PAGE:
Sandra Gregory, who was sentenced to death in Thailand in 1993 for heroin trafficking, has been deported after trying to enter the country.
The 44-year-old from West Yorkshire, who was pardoned nearly a decade ago, has campaigned to alert young people to the perils of getting involved in drugs while travelling. It is understood that she had planned to visit former fellow inmates at the Klong Prem Central Prison, known as the Bangkok Hilton.
She was detained by airport officials in the Thai capital after apparently encountering visa difficulties. In a text message sent to a friend before being put on a plane back to Britain she said: "I haven't eaten or slept for days. They're telling me I don't get to choose." Ms Gregory, who studied for a degree in geography at Oxford University after her release in 2000, wanted to see a South African friend who was still serving her sentence at the jail. Ms Gregory helped raise money to build a hospice to care for hundreds of inmates who die each year from Aids and tuberculosis.
Susan May, a British friend who she met after being transferred to serve the remainder of her sentence in a British prison, said Ms Gregory had been determined to return to Thailand and believed she would be allowed to re-enter.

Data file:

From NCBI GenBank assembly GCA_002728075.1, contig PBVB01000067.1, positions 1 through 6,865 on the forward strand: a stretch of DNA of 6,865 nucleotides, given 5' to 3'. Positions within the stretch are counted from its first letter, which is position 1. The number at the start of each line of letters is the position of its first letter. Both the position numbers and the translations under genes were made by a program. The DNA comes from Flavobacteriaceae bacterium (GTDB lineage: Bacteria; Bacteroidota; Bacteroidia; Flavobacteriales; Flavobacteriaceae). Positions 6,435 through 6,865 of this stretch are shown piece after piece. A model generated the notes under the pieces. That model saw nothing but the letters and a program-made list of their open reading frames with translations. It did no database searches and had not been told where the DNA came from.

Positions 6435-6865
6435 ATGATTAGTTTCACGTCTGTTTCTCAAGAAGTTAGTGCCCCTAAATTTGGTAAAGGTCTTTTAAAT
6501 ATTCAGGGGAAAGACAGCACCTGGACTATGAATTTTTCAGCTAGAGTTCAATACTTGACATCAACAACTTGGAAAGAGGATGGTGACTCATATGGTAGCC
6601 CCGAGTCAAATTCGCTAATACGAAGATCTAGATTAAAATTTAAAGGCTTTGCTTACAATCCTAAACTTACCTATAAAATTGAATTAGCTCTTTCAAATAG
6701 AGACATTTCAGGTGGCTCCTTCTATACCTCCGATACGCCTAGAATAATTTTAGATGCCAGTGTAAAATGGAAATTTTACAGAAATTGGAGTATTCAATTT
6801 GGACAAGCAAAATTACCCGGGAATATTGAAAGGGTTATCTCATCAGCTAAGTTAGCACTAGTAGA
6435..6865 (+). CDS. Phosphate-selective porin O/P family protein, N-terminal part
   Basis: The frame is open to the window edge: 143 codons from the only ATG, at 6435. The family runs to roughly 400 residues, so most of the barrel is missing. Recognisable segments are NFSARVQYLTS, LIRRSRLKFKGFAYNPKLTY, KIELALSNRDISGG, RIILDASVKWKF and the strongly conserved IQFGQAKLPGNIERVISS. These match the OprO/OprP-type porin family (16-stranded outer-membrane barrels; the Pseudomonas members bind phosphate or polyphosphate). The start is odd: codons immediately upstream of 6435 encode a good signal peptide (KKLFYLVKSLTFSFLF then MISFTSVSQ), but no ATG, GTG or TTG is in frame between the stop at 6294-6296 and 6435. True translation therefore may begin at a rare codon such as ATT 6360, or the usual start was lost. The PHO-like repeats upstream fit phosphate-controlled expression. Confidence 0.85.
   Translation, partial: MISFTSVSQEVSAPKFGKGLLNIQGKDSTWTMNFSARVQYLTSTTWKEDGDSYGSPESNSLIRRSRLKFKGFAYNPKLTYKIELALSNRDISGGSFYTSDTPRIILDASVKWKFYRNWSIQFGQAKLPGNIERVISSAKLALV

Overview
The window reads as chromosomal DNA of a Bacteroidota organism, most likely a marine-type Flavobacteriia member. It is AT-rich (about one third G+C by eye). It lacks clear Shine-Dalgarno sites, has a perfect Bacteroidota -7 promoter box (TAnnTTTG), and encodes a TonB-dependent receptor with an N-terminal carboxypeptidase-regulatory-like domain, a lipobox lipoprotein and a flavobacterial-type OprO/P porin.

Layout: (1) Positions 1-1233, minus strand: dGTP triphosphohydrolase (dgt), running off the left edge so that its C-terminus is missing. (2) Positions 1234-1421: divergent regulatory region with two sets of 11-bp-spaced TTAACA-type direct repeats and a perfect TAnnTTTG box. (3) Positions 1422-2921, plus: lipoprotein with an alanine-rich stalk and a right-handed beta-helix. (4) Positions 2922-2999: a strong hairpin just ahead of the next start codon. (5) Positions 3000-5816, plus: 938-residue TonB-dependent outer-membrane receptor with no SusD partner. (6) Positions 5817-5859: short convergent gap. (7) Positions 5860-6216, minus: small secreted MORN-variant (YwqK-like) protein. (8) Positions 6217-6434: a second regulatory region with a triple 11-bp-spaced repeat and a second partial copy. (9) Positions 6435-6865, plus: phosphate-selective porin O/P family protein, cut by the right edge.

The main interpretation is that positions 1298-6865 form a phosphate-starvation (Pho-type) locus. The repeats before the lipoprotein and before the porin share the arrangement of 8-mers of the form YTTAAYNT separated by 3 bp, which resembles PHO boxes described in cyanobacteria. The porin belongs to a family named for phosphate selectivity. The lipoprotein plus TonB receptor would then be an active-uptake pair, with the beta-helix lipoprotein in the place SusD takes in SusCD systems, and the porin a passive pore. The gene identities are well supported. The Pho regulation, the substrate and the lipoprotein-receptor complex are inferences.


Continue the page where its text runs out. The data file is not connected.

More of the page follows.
"She had a few ghosts to lay to rest and she loves the country and the people," Ms May said. "She was very upset about what she did and is very remorseful. She is feeling very emotional at the moment and very upset. She is horrified that this is in the news." Ms May said she had been particularly worried about one woman at the jail. She had planned to travel around the country which she first visited as a gap year traveller and part-time English teacher in 1991. Her conviction was out of character.
After two years in Thailand, where she contracted dengue fever, she was unable to work and had no money. She was arrested while attempting to board a flight to Tokyo carrying 3.1oz (86.9g) of heroin in a condom inside her body. She said she had been persuaded to carry the drugs for £1,000 which she hoped would pay for her fare back to the UK.
The case drew international attention and her sentence was eventually commuted to 25 years in prison after she admitted the charge. She served four and a half years at Klong Prem before being transferred to the UK to serve the remaining 21 years, until the Thai king granted her a pardon. Ms Gregory now works for a co-operative food wholesaler near her home in Sowerby Bridge, West Yorkshire. In 2002 she published a book called Forget You Had a Daughter.
The Foreign Office said it did not know why she had been denied entry to Thailand. Tom Lawson, deputy chief executive of the charity Prisoners Abroad, said individual countries varied in their policies towards ex-offenders depending on the terms of their deportation orders. "Most people do find Thailand to be quite an easy country to return to. I don't know why she has found it so difficult but perhaps that is due to the notoriety of her case."Reuse content